- The Washington Times - Thursday, December 6, 2001

Trade Promotion Authority (TPA) must be considered a key component of any comprehensive effort to resume our economic expansion by increasing job creation and developing new international markets. TPA has not been a partisan matter, as both Democratic and Republican presidents have used TPA to open markets abroad. The past seven presidents have all had the ability to reach binding trade agreements with other countries.

America continues to contend with the economic consequences of September 11, and Congress should grant President Bush TPA so that he can pursue every means of producing a strong economic recovery as quickly as possible. Without this power, our economic potential will always be compromised.

Although there are many reasons to grant Mr. Bush TPA, the most telling indictment of the current system may be simply pointing out a single, stark disparity 130 global trade agreements are currently in effect around the world, but the United States is a party to only three of those international trade deals. America is increasingly being shut out of international free trade opportunities because our trade negotiators must operate without the authority needed to succeed.

TPA would do a great deal to bring reluctant nations to the negotiating table with the prospect of securing binding agreements with the United States. Today, many countries avoid trade negotiations with our nation because American negotiators lack real authority.

Without TPA, every trade agreement is subject to endless amendment and modification. Congress has a constitutional obligation to approve trade agreements, but the current process is plagued by inefficiency and ineffectiveness.

Instead, we should equip negotiators with a policy approach that places faith in America's ability to compete successfully around the globe. Within the most vital business sectors of our economy, there is broad support for TPA. The reason: American entrepreneurs understand that expanded trade will increase economic security.

For American workers, free trade has constituted our most powerful engine for creating new, high-wage jobs. Specifically,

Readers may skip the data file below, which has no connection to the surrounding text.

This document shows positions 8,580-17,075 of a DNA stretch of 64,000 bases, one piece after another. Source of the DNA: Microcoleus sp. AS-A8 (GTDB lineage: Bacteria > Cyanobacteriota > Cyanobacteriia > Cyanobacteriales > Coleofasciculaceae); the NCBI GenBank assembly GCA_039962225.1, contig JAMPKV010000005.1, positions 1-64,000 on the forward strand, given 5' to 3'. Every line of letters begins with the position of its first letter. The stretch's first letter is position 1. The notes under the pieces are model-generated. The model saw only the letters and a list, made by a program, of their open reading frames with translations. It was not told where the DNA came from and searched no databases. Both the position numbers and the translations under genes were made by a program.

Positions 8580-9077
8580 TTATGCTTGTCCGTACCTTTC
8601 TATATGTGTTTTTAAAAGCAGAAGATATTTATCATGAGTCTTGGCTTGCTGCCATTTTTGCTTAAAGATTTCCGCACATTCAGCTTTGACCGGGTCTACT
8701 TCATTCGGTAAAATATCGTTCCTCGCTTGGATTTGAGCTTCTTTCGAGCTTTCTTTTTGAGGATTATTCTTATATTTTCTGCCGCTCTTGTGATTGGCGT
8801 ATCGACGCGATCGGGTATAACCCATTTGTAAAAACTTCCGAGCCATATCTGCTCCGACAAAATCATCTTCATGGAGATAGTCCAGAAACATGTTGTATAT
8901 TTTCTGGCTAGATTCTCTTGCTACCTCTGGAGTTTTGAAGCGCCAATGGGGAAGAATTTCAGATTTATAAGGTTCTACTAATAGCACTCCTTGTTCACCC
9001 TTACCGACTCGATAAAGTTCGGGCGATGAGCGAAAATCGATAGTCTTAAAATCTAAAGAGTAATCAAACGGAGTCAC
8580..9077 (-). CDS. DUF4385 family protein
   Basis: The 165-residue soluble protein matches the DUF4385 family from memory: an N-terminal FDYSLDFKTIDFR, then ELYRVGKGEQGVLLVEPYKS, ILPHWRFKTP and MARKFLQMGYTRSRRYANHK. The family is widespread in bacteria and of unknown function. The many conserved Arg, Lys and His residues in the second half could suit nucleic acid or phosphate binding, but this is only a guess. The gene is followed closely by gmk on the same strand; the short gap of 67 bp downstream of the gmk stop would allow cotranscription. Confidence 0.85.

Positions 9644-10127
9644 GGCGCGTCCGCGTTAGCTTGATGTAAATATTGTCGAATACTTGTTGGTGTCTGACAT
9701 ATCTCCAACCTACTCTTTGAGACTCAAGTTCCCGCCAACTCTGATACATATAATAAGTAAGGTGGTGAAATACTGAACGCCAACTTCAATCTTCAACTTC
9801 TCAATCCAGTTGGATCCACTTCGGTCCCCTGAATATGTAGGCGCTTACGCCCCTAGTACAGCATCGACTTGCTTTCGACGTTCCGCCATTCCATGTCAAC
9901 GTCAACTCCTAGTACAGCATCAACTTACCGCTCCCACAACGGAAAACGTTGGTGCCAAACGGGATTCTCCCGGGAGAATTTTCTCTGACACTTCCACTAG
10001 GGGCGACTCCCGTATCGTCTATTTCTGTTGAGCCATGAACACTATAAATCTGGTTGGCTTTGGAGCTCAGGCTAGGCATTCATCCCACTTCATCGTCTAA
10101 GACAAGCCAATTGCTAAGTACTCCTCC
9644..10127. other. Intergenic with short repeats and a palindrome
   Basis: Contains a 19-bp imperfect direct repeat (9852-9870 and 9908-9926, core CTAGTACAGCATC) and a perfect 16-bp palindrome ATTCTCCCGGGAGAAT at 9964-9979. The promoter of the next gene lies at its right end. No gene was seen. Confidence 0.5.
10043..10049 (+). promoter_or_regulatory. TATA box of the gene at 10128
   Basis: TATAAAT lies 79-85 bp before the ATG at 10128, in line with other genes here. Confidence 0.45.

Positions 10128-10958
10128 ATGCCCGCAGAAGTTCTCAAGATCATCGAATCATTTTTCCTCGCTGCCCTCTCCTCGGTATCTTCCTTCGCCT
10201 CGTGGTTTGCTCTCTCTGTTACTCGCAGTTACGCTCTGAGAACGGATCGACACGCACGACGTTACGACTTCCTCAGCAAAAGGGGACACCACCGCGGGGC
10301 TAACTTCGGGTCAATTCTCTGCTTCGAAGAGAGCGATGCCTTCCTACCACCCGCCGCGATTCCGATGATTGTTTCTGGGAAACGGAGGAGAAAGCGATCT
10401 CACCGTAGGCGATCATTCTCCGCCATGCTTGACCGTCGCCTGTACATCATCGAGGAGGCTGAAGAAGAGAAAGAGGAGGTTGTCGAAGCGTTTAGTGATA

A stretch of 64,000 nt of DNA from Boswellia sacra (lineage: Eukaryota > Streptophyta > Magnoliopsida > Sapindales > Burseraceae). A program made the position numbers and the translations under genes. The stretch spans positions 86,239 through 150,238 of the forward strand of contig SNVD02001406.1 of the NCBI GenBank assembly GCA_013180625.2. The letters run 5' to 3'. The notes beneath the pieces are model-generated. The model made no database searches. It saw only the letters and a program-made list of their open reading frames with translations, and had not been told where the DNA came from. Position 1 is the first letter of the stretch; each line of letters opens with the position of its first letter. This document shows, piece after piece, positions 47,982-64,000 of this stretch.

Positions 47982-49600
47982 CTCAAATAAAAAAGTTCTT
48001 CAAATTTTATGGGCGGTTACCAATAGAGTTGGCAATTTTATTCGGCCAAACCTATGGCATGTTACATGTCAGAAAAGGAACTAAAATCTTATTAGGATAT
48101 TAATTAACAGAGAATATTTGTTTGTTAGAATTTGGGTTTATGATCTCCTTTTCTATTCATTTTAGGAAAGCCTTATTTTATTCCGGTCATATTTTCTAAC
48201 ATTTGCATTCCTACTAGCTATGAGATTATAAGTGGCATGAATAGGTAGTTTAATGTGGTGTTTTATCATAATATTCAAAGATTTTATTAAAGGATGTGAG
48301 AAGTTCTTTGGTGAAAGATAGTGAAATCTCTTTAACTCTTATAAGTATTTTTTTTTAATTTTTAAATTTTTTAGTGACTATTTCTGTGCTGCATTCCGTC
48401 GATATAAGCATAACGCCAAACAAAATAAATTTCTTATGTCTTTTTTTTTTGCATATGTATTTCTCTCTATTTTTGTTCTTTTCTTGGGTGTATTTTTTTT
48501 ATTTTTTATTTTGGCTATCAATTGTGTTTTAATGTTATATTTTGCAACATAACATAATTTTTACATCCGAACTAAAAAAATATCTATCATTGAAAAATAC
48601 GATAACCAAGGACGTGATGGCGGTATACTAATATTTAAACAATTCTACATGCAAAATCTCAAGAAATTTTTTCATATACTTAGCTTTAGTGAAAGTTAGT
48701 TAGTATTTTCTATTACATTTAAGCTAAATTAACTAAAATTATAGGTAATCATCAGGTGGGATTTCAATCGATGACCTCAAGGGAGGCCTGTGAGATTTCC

• Export-related jobs pay salaries that are 13 to 18 percent higher than the national average.

• Eleven states doubled their exports between 1993 and 2000.

• U.S. exports of goods and services are accelerating at a faster rate than our economy as a whole.

Exports drive the American economy, and expanded trade will mean greater economic strength and security for all Americans.

The arguments against free trade are tired and flow from a philosophy of economic defeatism. We should reject such false fears by embracing our potential to expand trade with worthy partners around the globe.

America's dynamic potential to compete in the world market has given us the highest standard of living in the world. America will always lead the world in creativity, innovation and productivity because we are the freest nation. Free trade is the answer to improving living standards both in the United States and in developing nations around the world.

This much is clear: Empowering the president by granting him Trade Promotion Authority will lead to greater economic strength and stability. Denying TPA to the president will trap our economy in a downward cycle of economic irrelevance.

The tide of history is rising toward a triad of economic truisms: Free trade exports freedom; democratic societies share strategic advantages over closed societies; and the growing recognition that consumers everywhere benefit from the greatest possible competition of goods and services.

It would be an historic blunder to chain the world's largest economy to the discredited policy of protectionism, a policy founded on the notion that America cannot successfully compete in the global marketplace.

The continued triumph of American democracy and capitalism requires the expansion of international commerce to wherever the benefits of that activity will reach individual citizens. Approval of TPA would help our nation pursue exactly that goal and it is the reason we are seeking the votes to pass legislation granting the president this vital power.

Rep. Tom DeLay is House majority whip.

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